Friday, April 17, 2015

Hidden Mesa Trail - The Mesa Top

Top of the mesa trail sign
I hiked the Hidden Mesa Open Space Trail along the mesa top 3 times in the past 2 weeks because it is so QUIET. The 2 mile loop trail, just a third of a mile from the parking lot, is an easy, mostly flat hike with views in all 4 directions.  My wife joined me for each of these hikes.  A map is available at the link also.

Looking North East
The peacefulness is just plain inspiring.  Bird song was the second loudest noise I heard.  Prairie Dog warnings were the loudest noise by far.  Even the occasional whoosh of an airplane above was washed away by the wind and that wind was heard through the trees.
I last wrote about the Hidden Mesa Trail here, when I walked a portion of the lower trail off CO 83 at Franktown.  I still have to walk the trail from there up to the mesa top and will write about that when it happens.
Looking East
The trail is well marked
Most of the walk is in the sandy top soil of the mesa.  This sand is from the worn down crust of the top layer of Rhyolite, and is filled with quartz and black, brown and red river stones that came with the Rhyolite.  You can read about how this form of Rhyolite came to be here.

Rhyolite in its interesting hoodoos
As you travel counter-clockwise from the parking lot junction, you travel mostly on rock with short sandy areas in between.  Conifer trees sprout from the stone along the path and provide moments of shade and add sound to the wind whistling through them.  Oak scrub grows mostly from the soil and away from the cliff edge.  You can see highway 86 below you beyond the tumble of rocks and occasionally hear traffic on it.  The trail continues around the edge, then works back northerly onto the mesa center before running to the edge twice more.

Looking Southeast
Now on the eastern side of the mesa, the views are of Cherry Creek below, the farms and Franktown. Below is the 124 acre test farm, greenhouse and orchard next to the old family house of the original farm and acreage that Douglas County Open Space purchased as part of Hidden Mesa.  The picnic area and parking lot are next to that, with the farm lane winding down to cross Cherry Creek and then picking up the Cherry Creek Trail going north and south.  A couple benches up here provide views to the east and provide a break in your day.

Early spring flowers
A lot of old trash has washed on down the mesa to the right.  Behind the oak scrub there is an old refrigerator, a furnace and half an acre of rusting tin cans.  My hope is someday they will remove this trash, recycle what they can and bury the rest.  The mesa top deserves that.

Natural surface trail
Showing the route and distance to the Trailhead on CO 83 below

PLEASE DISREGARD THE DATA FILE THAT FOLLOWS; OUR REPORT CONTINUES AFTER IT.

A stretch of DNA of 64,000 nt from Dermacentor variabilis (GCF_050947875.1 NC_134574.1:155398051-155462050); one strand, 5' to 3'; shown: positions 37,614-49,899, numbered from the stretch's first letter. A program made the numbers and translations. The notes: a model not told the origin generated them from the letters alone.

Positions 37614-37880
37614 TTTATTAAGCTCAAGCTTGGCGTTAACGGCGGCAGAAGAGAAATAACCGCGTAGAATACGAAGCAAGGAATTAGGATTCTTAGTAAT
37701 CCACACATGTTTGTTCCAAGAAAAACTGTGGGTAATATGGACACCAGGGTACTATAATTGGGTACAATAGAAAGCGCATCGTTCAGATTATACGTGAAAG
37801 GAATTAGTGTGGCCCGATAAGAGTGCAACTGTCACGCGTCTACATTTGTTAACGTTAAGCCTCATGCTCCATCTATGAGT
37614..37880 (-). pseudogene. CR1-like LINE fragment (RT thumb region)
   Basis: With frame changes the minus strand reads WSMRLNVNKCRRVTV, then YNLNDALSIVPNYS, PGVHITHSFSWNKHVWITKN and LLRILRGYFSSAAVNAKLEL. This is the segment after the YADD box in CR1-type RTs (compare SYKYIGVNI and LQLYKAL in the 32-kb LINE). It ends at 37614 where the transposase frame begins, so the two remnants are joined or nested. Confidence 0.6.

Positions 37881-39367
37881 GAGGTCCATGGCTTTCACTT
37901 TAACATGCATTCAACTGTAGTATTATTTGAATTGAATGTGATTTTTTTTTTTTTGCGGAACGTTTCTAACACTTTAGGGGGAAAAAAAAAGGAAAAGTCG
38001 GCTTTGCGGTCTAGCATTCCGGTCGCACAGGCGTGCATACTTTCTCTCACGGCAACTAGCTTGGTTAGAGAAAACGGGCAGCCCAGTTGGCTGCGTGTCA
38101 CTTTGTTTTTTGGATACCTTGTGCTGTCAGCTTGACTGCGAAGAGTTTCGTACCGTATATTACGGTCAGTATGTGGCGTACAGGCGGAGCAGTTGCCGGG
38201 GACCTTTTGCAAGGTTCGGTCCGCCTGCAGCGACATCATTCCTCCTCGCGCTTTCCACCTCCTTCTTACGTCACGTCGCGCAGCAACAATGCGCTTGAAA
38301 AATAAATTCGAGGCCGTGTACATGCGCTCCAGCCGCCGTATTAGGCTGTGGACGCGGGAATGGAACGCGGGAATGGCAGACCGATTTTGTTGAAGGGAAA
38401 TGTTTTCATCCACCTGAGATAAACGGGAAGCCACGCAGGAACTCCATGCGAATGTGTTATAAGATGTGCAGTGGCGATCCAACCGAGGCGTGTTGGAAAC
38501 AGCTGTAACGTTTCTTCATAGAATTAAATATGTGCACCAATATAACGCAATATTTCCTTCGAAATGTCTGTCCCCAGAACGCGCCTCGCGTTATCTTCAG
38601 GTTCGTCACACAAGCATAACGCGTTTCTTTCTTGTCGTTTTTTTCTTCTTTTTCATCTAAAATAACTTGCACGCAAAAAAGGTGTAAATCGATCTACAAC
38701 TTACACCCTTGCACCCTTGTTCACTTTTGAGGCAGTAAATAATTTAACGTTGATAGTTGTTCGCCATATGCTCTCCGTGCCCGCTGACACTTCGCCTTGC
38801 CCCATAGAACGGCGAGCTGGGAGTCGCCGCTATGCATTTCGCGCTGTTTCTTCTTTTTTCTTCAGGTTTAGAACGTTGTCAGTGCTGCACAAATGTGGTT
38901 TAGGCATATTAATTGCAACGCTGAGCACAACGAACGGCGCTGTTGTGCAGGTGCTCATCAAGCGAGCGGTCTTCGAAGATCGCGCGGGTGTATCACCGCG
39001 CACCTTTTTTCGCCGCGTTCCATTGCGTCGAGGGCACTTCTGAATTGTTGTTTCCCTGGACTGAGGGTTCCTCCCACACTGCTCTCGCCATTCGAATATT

The trail continues on, turning to the left before its junction with the trail to the farmland below. Prairie dogs squeak here, warning others of the danger.  It is fun to watch them run from hole to hole, pop up and down and suddenly go quiet when you get too close.  A couple holes are right next to the trail and I expect these prairie dogs are very busy sounding the alarm on weekends.

It is nice to have signs as nice as this one

Bench for relaxing
A mountain biker whizzes by after announcing his presence, then thanks us for stepping off the trail to let him pass.  Nice trail etiquette! This trail is quite popular with the mountain bikers.  It has some technical challenges mostly along the rock edges, and gives a good climb up the ridge, but it is not too technical for novice riders.  Plus it is close to Castle Rock, Franktown and Parker.

Rhyolite near the edge
Mostly in the open now, we look to the north and follow the view of the mountains of the front range until they fade in the distance.  We climb a hill and drop down a little to the parking lot trail by the bench.  Returning to the car is fairly quick, with just a short drop and a few turns along an old farm road.
More spring flowers
The gate here closes automatically at dark.  We sit and talk a while listening to the wind, and finally leave as another mountain biker pulls in.  It has been a peaceful afternoon.

Parking lot for Hidden Mesa
Getting here is easy.  Take I-25 south of Denver to exit 184 at Founders Parkway, then follow to the left through the stores 2 miles to the Terrain Subdivision on the east side of the road.  Turn left into the second entrance which is Rising Sun Drive, follow left through a roundabout to Autumn Sage Street, then turn left onto Castle Oaks Drive.  This takes you downhill by the remains of an old farm, and crosses a stream.  Then take the second gravel road right onto Pleasant View.  Follow this to the top where the parking area is, park and hike.  There is a Port-a-let at the end of the parking lot.

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